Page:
cause of political infighting.

UK anticipated the lowest
of the possible cuts —— 2.6 per-
cent — and has come up with
enough money to avoid major
financial problems for the rest
of the fiscal year and perhaps
the next, Blanton said.

But bigger hits —- specu-
lated at 5 to 9 percent —
would leave the university in
trouble, Blanton said.

If lawmakers opt to pro-
tect elementary and sec-
ondary education funding.
UK could take a 9 percent cut.
which equals $27 million to

$30 million out of its budget.

“If we do that. it will just
be disastrous for us. Then we
have to lay-off. shrink and
limit classes. raise tuition un~
believably.“ Blanton said.

And any of the cuts could
result in a second straight
year of no salary increases
for faculty and staff. Last year.
they were given one-time pay-
ments based on their perfor-
mance evaluations. This year.
even that option is questionv
able. Blanton said.

“I don‘t know whether we
will have money for a raise or a
onetime bonus this year." he
said. ‘And if it‘s 5 percent. I
doubt it If it‘s 9 percent no way"

Perhaps no one on campus
knows what to expect from
state lawmakers more than
Tony Goetz. a lobbyist for the
university who is in Frankfort
every day the legislature is in
session. Even he doesn't know
how UK will fare.

He said he expects the 2.6
percent cut. but beyond that.
he is not sure.

“No one knows at this
point.“ he said. “There is still
a lot of political posturing. No
one wants to propose a tax.
but no one wants to propose a
cut in services."

Tax increases have been
proposed on items such as cig-
arettes and packaged alcohol.

In good economic times.
the university has benefited
from the state‘s higher educa-
tion reform. In 1997. the state
mandated UK become a Top
20 public research university
by 2020. With the mandate
came more funding 77* such as

the Bucks for Brains program
and with the new money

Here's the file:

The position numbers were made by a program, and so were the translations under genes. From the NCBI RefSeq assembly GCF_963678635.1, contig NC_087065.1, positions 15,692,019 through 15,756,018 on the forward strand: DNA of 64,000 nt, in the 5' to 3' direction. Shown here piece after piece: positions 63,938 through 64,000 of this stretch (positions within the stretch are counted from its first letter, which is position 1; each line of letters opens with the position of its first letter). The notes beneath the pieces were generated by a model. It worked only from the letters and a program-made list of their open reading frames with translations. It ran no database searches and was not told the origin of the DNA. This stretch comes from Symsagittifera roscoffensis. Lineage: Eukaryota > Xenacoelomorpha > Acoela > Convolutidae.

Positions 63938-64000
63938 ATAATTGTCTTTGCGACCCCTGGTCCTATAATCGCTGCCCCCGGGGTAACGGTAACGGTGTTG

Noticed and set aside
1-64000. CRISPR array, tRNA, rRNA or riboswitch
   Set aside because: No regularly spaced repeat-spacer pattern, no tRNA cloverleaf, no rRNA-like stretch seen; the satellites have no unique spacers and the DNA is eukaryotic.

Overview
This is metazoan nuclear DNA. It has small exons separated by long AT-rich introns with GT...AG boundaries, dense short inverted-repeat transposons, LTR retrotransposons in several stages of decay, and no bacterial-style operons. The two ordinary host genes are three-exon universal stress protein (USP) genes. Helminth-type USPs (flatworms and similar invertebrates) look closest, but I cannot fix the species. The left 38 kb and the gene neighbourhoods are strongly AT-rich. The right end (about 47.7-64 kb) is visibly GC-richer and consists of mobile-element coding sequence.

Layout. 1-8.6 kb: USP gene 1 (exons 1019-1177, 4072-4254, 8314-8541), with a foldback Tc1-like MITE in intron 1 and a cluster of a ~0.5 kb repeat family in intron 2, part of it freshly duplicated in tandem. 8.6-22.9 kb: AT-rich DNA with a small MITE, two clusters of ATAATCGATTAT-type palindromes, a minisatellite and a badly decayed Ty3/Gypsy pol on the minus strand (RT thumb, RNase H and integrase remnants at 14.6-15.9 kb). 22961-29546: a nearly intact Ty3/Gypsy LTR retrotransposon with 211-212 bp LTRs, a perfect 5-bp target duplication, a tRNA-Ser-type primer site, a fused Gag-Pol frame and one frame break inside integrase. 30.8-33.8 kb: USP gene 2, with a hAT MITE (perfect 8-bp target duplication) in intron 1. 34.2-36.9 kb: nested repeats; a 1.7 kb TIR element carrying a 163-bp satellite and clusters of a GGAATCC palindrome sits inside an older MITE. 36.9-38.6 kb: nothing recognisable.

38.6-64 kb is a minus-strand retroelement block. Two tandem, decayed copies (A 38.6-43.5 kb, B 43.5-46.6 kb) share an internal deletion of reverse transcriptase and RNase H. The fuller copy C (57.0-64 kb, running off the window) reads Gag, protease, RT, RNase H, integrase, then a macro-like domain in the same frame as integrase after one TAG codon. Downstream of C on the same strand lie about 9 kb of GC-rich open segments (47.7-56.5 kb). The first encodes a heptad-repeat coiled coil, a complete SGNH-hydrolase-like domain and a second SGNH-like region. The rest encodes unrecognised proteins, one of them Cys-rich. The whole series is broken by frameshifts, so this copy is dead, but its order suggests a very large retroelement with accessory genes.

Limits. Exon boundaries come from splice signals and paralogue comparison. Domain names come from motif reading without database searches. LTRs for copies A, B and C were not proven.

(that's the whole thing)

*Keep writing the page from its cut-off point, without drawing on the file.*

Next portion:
came progress. Without that
money. the progress could
stop. Blanton said.
"were on the precipice of
a chasm that we can fall into
that could set UK hack 10-15
years." Blanton said.

Raises unlikely

for second year

Faculty and staff may not
get raises again this year, ad-
ministrators said this week.

“If President Todd can figure
out a way to give raises this
year, then he's got a halo and
wings tucked away somewhere,"
said Tony Goetz, associate dean
for community development.

Last year, faculty and staff
went without a raise but re-
ceived one time merit payments

Provost Mike Nietzel said giv-
ing raises this year will be tough
even if UK escapes funding cuts.

“The faculty and staff are
going to expect a raise. But
where is that money going to
come from?" Nietzel said.

The situation is particularly
tough for staff members, many
who have difficulty paying rising
health care premiums, said staff
senate member Julia Ellis, who
administrates the payroll for the
Physical Plant Department.

“Many of these people are
below what the mayor has
called the living wage." Ellis

- 'll'acy Kershaw






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Center materializes


after years of plans





The Johnson Center is within a short walk from south and central campus dorms. Plans for the
facility beoan in 1996. Students have paid a $50 lee tor the past three years to pay for it.

Finally: Increase in
student fees funded
building of new center

By Sara Cunninoham


The Johnson Center
may be new to students.
but those who have been
planning it have had the
idea in mind as far back as

It‘s been years of stu-
dent fees. planning and re-
search to get the modern-
ized facility on campus.

“We can now offer so
much more in the area of
fitness and wellness." said
Bill Pieratt. the director of
campus recreation.

The center. which cost
more than $15 million, be
gan when UK noticed it
wasn‘t up to par with other
schools. From there. plans
began. and in 1999. UK
started charging a $50 stu-
dent recreation fee to fund